New Zealand: A mapping project, to distinguish between coastal and non-coastal land, has been rolled out for New Zealand’s Northland region. Northland Regional Council is working in partnership with the three district councils, and is contacting nearly 4400 affected Far North landowners to help refine the draft maps. (Almost 3000 affected Whangarei landowners and almost 1200 from Kaipara have already been contacted over the past two months.)
All New Zealand councils must meet new government policy to identify and protect ‘outstanding’ areas around the coast, under the New Zealand Coastal Policy Statement 2010 (NZCPS). At the same time, existing ‘outstanding’ areas throughout the region are being reviewed to ensure they’re consistent and meet current central government requirements.
Regional councillor Ian Walker said legal requirements aside, the project has some important benefits for Northlanders. “We want to meet Governments statutory obligations in a way that works best for Northland and its communities, and that’s why we’ve opted for one project that produces regionally consistent maps. The region’s four councils are in agreement that running one region-wide mapping project is much more efficient and cost-effective than each district council having to do this separately,” he added.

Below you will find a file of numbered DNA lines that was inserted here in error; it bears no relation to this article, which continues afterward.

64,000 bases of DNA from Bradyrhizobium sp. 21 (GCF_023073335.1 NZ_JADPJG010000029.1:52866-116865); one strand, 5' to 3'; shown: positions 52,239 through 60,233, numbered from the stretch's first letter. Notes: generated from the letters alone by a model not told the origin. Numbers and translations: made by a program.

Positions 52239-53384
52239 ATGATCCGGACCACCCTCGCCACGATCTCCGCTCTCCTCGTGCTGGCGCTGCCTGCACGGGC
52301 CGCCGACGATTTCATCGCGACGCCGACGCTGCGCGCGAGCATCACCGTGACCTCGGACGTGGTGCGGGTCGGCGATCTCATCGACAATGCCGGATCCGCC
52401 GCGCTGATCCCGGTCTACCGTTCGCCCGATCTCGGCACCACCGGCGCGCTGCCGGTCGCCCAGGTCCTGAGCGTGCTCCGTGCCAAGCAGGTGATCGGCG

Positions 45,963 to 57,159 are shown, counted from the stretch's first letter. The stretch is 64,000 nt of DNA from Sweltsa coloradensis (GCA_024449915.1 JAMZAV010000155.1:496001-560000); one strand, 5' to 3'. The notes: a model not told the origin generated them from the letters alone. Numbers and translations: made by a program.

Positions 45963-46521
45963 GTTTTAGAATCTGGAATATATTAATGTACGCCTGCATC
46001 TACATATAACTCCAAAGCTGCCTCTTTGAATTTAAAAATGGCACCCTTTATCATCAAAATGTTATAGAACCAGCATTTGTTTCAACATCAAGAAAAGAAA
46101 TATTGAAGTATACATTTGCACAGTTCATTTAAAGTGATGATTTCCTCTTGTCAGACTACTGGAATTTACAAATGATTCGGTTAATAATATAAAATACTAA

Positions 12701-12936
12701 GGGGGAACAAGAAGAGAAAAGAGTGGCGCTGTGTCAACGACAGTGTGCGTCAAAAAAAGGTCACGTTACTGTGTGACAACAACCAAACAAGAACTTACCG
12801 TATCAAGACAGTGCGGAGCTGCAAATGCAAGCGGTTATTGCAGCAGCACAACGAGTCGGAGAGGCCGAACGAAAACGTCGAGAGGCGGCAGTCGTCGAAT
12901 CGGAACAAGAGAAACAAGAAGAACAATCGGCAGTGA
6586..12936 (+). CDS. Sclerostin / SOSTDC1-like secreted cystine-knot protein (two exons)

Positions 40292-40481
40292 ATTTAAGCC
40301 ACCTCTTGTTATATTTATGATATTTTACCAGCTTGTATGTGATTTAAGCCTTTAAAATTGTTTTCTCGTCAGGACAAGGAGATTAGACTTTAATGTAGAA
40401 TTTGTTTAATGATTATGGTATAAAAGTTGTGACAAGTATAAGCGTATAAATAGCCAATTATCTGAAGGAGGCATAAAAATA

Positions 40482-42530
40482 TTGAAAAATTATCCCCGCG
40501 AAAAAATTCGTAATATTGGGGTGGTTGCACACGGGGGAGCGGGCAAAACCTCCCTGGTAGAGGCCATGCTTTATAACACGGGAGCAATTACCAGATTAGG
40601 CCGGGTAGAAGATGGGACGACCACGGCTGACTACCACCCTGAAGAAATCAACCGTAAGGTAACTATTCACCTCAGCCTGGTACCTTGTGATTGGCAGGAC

“Regionally consistent maps of these areas will create more certainty in the long-run – for landowners, communities, developers and council decision-makers – and prevent potentially costly battles at the consents stage,” he said.
To meet NZCPS criteria, the draft maps distinguish between coastal and non-coastal land, and identify ‘outstanding and high natural character’ areas within the coastal environment. At the same time, ‘outstanding natural landscapes’ and ‘outstanding natural features’ are also being reviewed (most of these areas were last mapped in 1995 and are now out of date).
Once finalised, the maps will be incorporated into district and regional plans, which contain the rules that protect the values of these areas. Clarifying the rules for these areas is a separate process that the district councils will go through later – first the areas need to be clearly identified.